An available product sold by Semco under the trade mark SEMKIT has two components stored separately within a cartridge. When the cartridge is to be used, one component is injected into the other within the cartridge, or a barrier within the cartridge is ruptured, and the contents of the cartridge are mixed using a mixing rod extending through what later becomes an attachment for a nozzle. The product requires a considerable amount of manipulation before it can be used (indeed machines are available to carry out the mixing step) and the entire contents of the cartridge are mixed at the same time, thus not only requiring that the entire contents of the cartridge be used in one session, but that dispensing be completed within the setting time of the mixed material.
Although many other proposals have been made for the dispensing of two component systems, particularly from collapsible or parallel tubes, those discussed above are the only ones known to the applicant which appear really practicable for use in disposable cartridges for standard caulking guns.
It is among the objects of the present invention to provide a disposable cartridge for two component systems which can be manufactured economically, which can maintain accurate proportions of the components during use, and which can provide efficient mixing of the components prior to dispensing.
The invention relates to a cartridge assembly, for use in a caulking gun, comprising a tubular cylindrical body, exit nozzle means at one end of the cylinder, the opposite end of the body being engageable by a plunger movable within the gun to expel contents of the body through the exit nozzle means, a tubular collapsible container storing a first component of a two component mix and extending between said nozzle means and said opposite end, and a second component within the body surrounding the collapsible container. The invention provides the improvement wherein the walls of the tubular collapsible container have no significant stiffness in any dimension, and are sustained against both longitudinal and radial collapse by a coil compression spring wound from light gauge wire and having a free length at least equal to the distance between the initial position of the plunger and the exit nozzle means and an outside diameter equal to a diameter of the collapsible container to be maintained during dispensing. Preferably the exit nozzle means includes passive mixing or combining means for the components.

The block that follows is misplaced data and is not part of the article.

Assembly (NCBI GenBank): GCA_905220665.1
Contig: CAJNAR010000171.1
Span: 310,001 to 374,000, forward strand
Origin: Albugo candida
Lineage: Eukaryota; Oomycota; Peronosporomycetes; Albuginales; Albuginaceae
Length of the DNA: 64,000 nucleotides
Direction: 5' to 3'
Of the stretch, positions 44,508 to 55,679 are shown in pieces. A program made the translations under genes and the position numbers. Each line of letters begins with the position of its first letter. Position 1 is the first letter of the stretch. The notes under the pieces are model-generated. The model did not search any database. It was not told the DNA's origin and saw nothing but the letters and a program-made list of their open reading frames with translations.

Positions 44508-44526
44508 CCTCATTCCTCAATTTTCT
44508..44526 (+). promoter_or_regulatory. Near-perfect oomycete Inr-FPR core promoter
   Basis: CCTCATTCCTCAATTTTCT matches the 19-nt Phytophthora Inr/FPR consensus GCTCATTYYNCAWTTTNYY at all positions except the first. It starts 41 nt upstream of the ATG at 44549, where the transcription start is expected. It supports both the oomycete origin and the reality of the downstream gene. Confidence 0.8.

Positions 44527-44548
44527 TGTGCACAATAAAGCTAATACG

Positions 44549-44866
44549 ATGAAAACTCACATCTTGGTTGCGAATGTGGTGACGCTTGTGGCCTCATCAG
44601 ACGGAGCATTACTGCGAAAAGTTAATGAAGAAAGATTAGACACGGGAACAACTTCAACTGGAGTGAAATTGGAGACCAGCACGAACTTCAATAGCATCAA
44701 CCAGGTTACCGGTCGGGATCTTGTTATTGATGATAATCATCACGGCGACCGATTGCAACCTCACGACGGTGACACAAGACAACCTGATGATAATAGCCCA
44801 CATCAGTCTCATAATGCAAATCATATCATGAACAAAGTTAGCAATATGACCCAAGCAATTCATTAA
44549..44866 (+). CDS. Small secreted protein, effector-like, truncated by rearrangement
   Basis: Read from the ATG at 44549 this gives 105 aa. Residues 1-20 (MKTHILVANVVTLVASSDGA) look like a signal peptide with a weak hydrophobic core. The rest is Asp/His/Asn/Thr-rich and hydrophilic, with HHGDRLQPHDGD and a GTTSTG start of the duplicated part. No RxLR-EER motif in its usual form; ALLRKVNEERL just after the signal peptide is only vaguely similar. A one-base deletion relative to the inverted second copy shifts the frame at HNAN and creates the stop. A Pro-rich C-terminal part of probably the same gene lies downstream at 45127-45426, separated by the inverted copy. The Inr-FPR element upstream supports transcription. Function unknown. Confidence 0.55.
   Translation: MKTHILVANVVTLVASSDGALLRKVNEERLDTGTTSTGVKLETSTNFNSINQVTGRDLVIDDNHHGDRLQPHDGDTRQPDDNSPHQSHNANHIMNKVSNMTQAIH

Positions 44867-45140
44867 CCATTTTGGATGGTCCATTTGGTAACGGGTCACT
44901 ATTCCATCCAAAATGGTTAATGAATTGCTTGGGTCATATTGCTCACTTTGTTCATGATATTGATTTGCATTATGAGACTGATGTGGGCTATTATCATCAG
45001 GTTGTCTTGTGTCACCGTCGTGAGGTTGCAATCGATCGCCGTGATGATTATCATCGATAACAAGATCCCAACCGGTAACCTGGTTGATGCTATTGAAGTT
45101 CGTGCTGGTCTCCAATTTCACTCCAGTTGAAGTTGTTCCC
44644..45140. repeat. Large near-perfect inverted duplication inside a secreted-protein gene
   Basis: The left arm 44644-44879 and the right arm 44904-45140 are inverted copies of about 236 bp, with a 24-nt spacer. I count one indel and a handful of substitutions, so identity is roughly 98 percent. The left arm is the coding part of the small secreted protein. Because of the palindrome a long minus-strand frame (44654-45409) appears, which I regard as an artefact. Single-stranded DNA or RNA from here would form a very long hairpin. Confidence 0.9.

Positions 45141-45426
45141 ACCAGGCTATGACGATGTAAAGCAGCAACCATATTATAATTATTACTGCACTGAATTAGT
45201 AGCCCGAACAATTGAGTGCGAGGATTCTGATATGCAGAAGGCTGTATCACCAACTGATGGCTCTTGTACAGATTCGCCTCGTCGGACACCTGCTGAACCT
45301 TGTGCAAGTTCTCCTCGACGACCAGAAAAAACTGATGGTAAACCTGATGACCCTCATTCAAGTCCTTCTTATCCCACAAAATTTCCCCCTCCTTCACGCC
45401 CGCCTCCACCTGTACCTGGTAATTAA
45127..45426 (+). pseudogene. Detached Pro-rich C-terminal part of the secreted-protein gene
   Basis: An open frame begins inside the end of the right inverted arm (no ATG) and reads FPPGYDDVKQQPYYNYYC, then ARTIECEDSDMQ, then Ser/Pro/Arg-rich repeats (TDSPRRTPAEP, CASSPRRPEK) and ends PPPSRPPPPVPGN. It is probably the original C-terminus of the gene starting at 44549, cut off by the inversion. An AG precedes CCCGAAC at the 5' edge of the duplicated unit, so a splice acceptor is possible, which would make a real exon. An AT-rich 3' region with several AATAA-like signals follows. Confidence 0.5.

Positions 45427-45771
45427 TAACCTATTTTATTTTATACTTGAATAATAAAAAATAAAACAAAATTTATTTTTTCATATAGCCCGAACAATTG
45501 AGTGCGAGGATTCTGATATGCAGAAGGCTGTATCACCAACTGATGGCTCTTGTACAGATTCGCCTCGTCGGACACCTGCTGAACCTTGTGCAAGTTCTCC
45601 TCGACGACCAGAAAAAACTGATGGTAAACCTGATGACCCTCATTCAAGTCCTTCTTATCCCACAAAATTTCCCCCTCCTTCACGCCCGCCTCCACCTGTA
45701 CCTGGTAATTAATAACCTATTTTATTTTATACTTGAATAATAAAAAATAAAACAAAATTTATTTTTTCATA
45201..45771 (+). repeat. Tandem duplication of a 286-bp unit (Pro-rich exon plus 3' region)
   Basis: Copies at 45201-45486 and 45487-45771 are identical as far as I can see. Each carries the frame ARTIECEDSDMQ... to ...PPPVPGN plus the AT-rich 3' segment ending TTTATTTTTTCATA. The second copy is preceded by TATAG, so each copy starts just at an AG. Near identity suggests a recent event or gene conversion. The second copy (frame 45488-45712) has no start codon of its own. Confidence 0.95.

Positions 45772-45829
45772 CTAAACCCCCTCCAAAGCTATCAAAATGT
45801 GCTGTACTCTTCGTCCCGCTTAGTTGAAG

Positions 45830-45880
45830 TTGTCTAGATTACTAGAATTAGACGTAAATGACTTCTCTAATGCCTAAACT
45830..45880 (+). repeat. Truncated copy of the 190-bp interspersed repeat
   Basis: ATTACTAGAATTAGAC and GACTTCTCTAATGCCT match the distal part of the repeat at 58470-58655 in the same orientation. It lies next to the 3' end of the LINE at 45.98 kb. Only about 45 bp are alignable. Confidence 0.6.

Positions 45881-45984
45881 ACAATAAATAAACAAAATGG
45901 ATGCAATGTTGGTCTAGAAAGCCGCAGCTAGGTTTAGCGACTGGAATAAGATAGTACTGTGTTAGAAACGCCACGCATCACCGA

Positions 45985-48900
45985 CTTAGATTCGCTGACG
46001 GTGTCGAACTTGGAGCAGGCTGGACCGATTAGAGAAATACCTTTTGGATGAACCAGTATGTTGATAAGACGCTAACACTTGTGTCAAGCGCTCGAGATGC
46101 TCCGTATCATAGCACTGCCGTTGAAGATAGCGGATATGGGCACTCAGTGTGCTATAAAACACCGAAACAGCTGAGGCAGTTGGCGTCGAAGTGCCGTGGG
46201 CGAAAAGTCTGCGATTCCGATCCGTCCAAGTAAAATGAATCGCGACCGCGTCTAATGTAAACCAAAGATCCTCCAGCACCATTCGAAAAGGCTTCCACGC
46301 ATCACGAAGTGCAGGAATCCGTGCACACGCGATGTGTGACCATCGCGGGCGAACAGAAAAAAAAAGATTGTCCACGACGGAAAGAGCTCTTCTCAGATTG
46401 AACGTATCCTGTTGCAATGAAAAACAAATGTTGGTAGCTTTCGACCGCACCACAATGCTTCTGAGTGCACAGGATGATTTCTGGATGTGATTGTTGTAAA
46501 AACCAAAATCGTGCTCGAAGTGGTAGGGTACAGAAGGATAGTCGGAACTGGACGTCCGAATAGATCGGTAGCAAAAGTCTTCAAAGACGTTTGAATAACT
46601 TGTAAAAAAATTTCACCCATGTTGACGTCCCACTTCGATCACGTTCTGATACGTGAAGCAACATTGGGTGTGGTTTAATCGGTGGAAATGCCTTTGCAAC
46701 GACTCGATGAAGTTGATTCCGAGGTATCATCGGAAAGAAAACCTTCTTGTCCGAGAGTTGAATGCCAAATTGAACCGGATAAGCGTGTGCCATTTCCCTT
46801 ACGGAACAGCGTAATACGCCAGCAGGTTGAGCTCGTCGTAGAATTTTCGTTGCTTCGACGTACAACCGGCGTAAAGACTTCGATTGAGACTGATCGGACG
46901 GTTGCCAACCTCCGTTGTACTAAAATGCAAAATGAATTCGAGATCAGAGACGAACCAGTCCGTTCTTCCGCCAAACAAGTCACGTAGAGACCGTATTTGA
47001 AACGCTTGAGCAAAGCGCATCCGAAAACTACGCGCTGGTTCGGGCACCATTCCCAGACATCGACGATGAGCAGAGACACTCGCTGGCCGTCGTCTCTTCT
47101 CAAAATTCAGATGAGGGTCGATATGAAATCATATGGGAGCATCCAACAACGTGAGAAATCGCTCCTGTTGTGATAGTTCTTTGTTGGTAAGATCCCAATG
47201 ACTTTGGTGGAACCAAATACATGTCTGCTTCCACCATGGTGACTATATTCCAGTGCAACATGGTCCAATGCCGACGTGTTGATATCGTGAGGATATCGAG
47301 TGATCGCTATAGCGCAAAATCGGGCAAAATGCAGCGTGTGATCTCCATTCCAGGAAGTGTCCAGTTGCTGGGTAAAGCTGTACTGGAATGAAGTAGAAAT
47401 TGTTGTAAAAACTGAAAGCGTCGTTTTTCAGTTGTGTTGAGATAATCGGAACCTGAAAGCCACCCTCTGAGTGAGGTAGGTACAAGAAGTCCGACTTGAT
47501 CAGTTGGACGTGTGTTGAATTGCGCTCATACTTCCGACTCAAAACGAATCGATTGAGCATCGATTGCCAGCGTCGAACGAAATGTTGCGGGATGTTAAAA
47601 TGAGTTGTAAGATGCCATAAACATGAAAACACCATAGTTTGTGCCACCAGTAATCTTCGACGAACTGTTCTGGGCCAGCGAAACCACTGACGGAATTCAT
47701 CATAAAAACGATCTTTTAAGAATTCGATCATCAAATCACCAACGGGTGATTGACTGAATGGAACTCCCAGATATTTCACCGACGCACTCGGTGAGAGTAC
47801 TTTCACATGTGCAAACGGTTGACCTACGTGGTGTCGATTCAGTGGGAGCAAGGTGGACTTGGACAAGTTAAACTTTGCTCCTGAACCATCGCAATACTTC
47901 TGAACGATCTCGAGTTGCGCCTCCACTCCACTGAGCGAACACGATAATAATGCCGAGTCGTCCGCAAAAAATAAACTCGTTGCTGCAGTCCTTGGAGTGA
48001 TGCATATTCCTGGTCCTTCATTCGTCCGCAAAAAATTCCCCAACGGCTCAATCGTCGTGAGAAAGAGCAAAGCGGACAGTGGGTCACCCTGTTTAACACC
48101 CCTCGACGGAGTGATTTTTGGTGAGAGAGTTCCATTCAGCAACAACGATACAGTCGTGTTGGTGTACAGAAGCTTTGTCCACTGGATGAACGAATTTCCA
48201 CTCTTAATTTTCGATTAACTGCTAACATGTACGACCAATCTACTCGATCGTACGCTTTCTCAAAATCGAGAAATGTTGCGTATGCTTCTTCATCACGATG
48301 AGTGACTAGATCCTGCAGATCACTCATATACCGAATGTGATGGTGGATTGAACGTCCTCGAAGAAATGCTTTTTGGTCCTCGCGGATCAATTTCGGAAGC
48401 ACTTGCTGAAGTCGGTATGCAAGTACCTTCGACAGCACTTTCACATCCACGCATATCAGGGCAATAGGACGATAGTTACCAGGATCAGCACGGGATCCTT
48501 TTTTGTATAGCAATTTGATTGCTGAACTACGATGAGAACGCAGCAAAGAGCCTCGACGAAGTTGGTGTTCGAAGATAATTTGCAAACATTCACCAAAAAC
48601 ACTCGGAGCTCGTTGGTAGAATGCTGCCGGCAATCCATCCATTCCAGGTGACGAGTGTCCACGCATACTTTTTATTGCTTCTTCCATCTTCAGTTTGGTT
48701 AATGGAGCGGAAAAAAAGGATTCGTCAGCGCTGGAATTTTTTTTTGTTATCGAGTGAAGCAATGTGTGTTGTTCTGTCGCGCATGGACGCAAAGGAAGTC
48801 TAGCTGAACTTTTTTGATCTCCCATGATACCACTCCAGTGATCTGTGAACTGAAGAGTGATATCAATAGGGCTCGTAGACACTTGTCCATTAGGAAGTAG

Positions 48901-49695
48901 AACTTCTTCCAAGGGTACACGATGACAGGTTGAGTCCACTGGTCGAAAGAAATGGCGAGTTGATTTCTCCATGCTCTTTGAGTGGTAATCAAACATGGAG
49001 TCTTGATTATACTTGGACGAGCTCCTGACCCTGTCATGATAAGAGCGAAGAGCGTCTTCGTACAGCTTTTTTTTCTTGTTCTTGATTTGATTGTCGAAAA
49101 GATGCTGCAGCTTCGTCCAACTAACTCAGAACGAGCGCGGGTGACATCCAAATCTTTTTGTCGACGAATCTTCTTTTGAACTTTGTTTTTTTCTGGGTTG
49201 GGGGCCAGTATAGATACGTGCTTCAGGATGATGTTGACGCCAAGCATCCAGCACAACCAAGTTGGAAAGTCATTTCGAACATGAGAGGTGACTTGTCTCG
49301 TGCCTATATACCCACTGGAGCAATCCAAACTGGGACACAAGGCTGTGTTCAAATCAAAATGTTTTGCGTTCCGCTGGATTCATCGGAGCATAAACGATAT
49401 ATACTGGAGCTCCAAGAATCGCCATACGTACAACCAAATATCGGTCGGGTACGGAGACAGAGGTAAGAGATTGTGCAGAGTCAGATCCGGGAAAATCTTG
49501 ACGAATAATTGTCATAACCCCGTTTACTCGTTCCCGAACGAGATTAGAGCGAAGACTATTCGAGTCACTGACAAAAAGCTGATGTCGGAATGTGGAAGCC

According to further features of the invention, a passive mixer for multiple component systems dispensed from separate compartments in a dispenser comprises a mixer body defining an inlet and an outlet for fluid materials, an elongated labyrinthine passageway of much greater length than any external dimension of the body, and an elongated mixer element or elements fixed within the passageway and formed by material of sufficient rigidity to resist displacement by fluids passing through the passageway. In one form the body comprises at least two stacked discs, and the labyrinthine passageway is formed by complementary grooves formed in the adjacent faces of the discs.
The mixer body is preferably cylindrical and of similar diameter to the cartridge body, and may either be placed within the one end of the body during assembly, or be attached externally to the end of the body prior to use.
Further features of the invention will become apparent from the following description of preferred embodiments thereof with reference to the accompanying drawings.